In recent months, more than 100 governments of developing countries, civil society organizations,development agencies, donors and members of the private sector have come together to create the Scaling Up Nutrition (SUN) initiative - A Framework for Action, which outlines the actionable priorities to improve infant and child nutrition in countries with a high burden of stunting.
The Resident Coordinator highlighted three core aspects of national strategy and institutional change that had made a difference elsewhere. She expressed the wish they would have the same effect in Zambia:
1. Recognizing that nutrition is not merely a health issue, nor is it just about food. To make a change it requires concerted actions across health, education, agriculture, and finance and community development. Such a broad, multi-sectoral approach addressing the determinants of under-nutrition - poverty, food insecurity, illiteracy and gender inequality - are critical to a meaningful and sustainable response. Therefore, what we learn - and how we apply our knowledge and capacities - are essential to success.
2. This concerted response to malnutrition and stunting requires public private partnerships. It is a challenge that needs the full engagement of the private sector, and the engagement of communities, working closely with state bodies, especially at local levels.
All these actors should be involved as service delivery agents and as concerned citizens to ensure the children’s well-being. This also links to partnership with the international community which can bring in the required global expertise, resources and good practices.
3. Countries and communities that have addressed nutrition effectively are those that have put education, gender equality and nutrition at the top of the national development agenda. And these are countries that are now climbing fast up the ladder of human development.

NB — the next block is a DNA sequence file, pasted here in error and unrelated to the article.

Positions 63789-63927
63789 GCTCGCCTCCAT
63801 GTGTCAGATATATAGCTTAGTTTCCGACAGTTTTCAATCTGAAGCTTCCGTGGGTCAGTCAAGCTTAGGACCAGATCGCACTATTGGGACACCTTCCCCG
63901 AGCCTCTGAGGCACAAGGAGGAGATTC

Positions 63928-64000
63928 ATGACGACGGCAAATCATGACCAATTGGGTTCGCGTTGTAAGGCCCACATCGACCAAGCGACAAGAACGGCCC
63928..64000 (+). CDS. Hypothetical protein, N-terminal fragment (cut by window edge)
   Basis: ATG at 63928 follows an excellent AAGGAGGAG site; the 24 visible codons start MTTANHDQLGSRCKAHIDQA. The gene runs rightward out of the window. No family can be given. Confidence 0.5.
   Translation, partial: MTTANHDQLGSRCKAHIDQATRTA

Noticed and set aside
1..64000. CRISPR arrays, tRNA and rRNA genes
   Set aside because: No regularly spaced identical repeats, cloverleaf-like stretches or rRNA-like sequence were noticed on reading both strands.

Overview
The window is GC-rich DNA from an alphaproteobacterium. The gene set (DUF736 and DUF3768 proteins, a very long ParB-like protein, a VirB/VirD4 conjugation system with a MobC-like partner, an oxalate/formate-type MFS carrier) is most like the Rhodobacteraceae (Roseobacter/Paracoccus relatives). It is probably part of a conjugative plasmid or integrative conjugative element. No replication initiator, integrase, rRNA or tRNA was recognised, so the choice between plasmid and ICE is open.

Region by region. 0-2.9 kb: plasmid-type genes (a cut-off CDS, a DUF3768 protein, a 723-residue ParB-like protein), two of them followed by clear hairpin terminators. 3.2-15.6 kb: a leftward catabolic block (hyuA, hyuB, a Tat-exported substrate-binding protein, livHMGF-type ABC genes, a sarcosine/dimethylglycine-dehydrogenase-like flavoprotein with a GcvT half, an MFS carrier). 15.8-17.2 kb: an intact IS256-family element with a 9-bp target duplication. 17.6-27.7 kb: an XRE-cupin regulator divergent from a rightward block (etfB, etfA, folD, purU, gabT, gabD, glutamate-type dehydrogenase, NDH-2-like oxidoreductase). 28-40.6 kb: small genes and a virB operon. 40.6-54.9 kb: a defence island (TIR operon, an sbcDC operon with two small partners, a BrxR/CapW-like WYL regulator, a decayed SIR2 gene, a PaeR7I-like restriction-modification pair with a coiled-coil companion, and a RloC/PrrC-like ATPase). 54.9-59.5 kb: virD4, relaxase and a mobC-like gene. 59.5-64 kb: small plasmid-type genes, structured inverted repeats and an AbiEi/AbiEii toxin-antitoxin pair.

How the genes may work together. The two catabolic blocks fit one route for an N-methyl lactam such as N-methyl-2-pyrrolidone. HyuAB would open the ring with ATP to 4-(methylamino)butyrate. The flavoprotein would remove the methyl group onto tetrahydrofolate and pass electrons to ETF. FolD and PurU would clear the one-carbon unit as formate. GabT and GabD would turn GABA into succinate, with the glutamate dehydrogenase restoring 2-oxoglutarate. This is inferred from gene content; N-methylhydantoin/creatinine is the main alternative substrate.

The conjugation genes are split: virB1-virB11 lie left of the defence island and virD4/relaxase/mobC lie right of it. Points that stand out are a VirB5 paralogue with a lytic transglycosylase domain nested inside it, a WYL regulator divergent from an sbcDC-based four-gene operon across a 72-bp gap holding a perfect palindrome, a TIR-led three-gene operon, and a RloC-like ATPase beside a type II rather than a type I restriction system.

Wignaraja stressed that the United Nations in Zambia was there to support the efforts of the country in attaining the MDGs and to improve its human development indicators each year.
“The strong leadership commitment that exists in Zambia combined with an equally strong national coordination mechanism that must be multi-sectoral in nature would ensure that this issue is addressed effectively and rapidly” said Wignaraja.
In his opening address, His Excellency Rupiah Bwezani Banda, President of the Republic of Zambia, said: “My Government is convinced that investing in high-impact nutrition interventions produces exceptional pay-offs in terms of reduced morbidity, mortality and improved physical and mental growth. Through these interventions, Zambia can meet the millennium Development Goals and the nutrition vision of becoming a prosperous middle-income country by the year 2030”. The president said all sectors of the economy should work together while each sector needed to focus on how it could promote the nutritional well-being of the people.
The national convention involved the participation of key stakeholders drawn from the food and nutrition sector. The two-day forum attracted 130 participants from Zambia and abroad.